When they meet Tuesday to discuss the currency crisis, senior officials from Argentina and the International Monetary Fund will seek a response that strikes a balance between domestic policy changes and external financing aid, a task that has been complicated by political and trust issues. While Argentina is almost certain to get some concessions from the IMF, a decisive solution will be far more difficult and will require a lot of courage and skillful risk-taking on both sides.
Argentina’s currency woes have deepened in recent weeks despite determined policy responses on the part of the government and the central bank (after some missteps), as well as a $50 billion financial package from the IMF. A large part of the reason for the lack of success is the insufficient initial acknowledgement of the adverse technical and illiquidity forces that have been battering the emerging- market asset class, and have yet to play themselves out. As a result, Argentina’s economic slowdown will worsen, the inflation rate will spike, debt-servicing tensions will increase, the banking system will come under greater pressure and the risk of disruptive capital flight will grow.
Recognizing this risk, Argentine President Mauricio Macri on Monday armed Finance Minister Nicolas Dujovne with additional domestic adjustment measures to present to IMF Managing Director Christine Lagarde in Washington on Tuesday. While full details haven't been disclosed, taxes on exports and cutbacks in government ministries appear to be the biggest elements of a policy package aimed at further reducing the budget deficit and providing a better context for the IMF to, at a minimum, accelerate the scheduled disbursements under the existing financial arrangement.
You’d think markets would be impressed with this carefully choreographed effort to combine further domestic policy adjustments with further external financial support. But instead of rebounding from its brutal depreciation last week, the Argentine peso weakened further after the proposed policy package was announced Monday, threatening to set a new record low.
There are understandable economic, political and technical reasons for this.
On the economic front, markets are worried about the combination of further -- and, especially, excessive -- austerity and insufficient pro-growth structural reforms. Together, these steps could hit the domestic corporate sector with a demand collapse that would aggravate rather than alleviate the impact of the currency crisis on its ability to raise fresh capital and meet debt service obligations. Moreover, unless it is very skillfully crafted, the return to export taxation could undermine the country’s ability to generate the foreign exchange it needs to limit its external funding gap at a time of tougher global financial conditions for emerging countries as a whole.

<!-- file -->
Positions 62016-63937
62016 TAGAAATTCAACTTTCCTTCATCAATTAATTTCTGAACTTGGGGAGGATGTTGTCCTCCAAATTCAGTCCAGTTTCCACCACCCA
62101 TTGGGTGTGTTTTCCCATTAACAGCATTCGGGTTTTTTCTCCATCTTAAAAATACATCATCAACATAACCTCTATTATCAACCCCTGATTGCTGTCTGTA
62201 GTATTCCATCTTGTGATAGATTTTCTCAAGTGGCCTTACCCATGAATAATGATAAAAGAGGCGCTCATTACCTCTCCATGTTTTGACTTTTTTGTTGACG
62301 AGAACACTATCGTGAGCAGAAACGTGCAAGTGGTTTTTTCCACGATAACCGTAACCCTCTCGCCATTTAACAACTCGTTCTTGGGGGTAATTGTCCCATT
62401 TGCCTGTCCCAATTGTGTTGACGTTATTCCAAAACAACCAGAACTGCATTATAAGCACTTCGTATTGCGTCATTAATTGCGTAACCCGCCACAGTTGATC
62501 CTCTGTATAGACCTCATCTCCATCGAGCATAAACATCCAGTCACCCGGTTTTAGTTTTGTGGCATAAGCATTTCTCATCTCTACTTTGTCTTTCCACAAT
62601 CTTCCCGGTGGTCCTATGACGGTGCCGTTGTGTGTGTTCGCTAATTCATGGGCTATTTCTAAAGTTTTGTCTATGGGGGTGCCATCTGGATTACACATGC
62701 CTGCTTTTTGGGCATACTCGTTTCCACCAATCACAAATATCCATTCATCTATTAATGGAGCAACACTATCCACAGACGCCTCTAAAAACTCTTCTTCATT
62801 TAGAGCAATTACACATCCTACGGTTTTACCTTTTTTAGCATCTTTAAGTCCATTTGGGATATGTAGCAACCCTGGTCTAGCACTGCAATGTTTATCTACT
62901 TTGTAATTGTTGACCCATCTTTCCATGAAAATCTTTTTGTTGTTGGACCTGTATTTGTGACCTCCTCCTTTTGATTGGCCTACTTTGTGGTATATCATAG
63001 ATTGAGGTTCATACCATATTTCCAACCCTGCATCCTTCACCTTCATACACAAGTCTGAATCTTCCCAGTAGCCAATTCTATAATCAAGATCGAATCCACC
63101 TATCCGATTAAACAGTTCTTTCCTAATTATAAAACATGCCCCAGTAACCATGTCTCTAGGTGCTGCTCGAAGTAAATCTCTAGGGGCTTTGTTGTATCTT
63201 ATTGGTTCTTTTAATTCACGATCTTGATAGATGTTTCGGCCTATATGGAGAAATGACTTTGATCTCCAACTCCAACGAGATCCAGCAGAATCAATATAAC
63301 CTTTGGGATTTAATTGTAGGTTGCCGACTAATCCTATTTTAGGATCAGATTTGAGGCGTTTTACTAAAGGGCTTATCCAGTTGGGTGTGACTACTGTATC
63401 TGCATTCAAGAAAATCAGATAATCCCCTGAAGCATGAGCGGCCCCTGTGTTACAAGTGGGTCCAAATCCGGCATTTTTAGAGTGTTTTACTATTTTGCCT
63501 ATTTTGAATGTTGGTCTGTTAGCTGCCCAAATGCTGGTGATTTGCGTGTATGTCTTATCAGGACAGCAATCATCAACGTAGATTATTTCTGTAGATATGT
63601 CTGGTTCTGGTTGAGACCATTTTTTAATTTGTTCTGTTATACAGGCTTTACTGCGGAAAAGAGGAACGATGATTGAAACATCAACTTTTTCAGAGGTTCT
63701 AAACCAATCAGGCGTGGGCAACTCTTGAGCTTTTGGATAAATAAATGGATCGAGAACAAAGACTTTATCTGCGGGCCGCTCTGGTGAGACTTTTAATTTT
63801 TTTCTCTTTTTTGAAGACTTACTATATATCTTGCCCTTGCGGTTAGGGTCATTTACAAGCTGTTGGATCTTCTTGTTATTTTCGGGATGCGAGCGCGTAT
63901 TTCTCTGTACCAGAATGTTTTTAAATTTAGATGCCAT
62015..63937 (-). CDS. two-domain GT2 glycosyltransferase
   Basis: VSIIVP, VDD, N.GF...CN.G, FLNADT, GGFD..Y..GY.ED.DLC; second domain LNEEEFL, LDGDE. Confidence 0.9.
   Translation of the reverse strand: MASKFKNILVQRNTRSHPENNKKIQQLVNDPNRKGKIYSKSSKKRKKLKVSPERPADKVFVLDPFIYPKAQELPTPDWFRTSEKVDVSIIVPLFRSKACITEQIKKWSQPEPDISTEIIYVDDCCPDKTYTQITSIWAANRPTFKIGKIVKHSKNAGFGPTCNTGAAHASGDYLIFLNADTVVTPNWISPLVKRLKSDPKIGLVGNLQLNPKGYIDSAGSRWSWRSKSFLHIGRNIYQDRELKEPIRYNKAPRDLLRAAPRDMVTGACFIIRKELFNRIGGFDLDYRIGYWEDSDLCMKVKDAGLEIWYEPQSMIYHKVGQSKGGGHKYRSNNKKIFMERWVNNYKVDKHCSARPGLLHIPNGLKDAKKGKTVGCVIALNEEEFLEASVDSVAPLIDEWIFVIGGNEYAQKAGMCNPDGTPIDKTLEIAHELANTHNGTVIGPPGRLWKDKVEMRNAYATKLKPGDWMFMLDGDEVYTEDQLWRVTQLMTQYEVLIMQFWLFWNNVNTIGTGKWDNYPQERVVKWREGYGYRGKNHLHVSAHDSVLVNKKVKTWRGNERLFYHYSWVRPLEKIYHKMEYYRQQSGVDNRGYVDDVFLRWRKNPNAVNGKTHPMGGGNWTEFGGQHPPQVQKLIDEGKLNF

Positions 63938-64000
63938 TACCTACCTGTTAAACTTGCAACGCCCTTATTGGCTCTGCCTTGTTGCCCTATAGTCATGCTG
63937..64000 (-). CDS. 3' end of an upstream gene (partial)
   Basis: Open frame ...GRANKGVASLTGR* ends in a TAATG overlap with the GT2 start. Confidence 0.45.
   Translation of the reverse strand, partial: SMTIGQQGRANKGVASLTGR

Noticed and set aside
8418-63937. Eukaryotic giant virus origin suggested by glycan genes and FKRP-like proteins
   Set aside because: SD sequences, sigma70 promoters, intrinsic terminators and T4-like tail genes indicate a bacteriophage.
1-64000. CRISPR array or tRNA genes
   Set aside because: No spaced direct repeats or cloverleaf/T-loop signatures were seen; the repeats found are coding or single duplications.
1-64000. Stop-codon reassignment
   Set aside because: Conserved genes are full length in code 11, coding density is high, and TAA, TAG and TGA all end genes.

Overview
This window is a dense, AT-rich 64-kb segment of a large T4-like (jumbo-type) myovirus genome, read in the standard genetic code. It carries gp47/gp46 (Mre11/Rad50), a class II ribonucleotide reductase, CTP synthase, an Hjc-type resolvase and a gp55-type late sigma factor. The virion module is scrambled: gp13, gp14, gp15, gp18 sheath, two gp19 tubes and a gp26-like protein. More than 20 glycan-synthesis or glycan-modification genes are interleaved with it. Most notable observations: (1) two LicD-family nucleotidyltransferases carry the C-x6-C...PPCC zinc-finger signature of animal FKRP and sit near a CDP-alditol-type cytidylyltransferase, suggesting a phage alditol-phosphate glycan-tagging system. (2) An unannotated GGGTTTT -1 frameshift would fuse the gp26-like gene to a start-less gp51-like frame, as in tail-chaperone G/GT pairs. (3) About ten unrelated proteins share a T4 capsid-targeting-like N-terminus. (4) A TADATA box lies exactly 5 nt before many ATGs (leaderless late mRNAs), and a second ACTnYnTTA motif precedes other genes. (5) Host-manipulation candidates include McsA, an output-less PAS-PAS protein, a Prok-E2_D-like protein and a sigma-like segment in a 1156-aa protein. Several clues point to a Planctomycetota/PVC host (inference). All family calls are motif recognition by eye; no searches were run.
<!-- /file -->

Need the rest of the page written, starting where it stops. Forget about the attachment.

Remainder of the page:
Politically, the additional austerity could further erode Macri’s popularity and undermine his prospects for re-election next year. This would increase the probability of Argentina being governed by a party that is a lot less inclined to embrace conventional policy responses, the IMF, external creditors and foreign investors.
Technically, there is still sizable foreign capital that, for both portfolio-performance and reputational reasons, feels trapped in Argentina and is itching to get out. Any favorable development risks being viewed as an opportunity to exit rather than remain, let alone increase exposure.
On paper, the best way to deal with this combination of factors would be for the IMF to increase aggressively the overall size of its financial support in exchange for greater structural reforms. Although this would be another exceptional financial step for the fund, which has already committed to substantial funding for Argentina, it could be justified not just on domestic economic grounds but also by the need to contain and reverse emerging-market contagion that harms other countries, including the better-managed ones. It is also likely to get the support of some of the IMF's major shareholders.
Provided it is large enough, this kind of increased funding from the IMF could serve as the much-needed circuit-breaker through both its direct and indirect effects. It would immediately reduce the amount of foreign capital that Argentina needs to secure from other sources. And it would improve the prospects for crowding in additional private capital, including investors who are sidelined even though they feel that this is a classic case of an EM overshoot with remunerative risk-return characteristics -- that is, the country’s underlying fundamentals do not justify such high interest rates and such a sharp currency depreciation.
But beyond the serious policy implementation risks and the tricky program design issues, the IMF is operating with the legacy of a complicated -- and at times, very unhappy and highly contentious -- history with Argentina.
The multilateral institution is still scarred by the December 2001 Argentine default that was preceded by a controversial round of increased lending for an unsustainable and ill-designed domestic policy stance. The IMF’'s activities and intentions are still often met with suspicion in Argentina today. In addition, the fund has undergone another painful and brand-eroding experience -- with Greece -- where the support package was excessively tilted in favor of domestic demand compression and insufficiently in favor of external debt relief and growth, a mistake the IMF itself has recognized, albeit belatedly.
There is no easy and risk-free way out of Argentina’s currency crisis. While the temptation will be to just accelerate the already-committed disbursements, significant courage and perseverance, together with quite a bit of luck, may be needed by all parties. And this is before taking into account a global economy facing greater uncertainty with respect to growth, trade, policy coordination and financial conditions.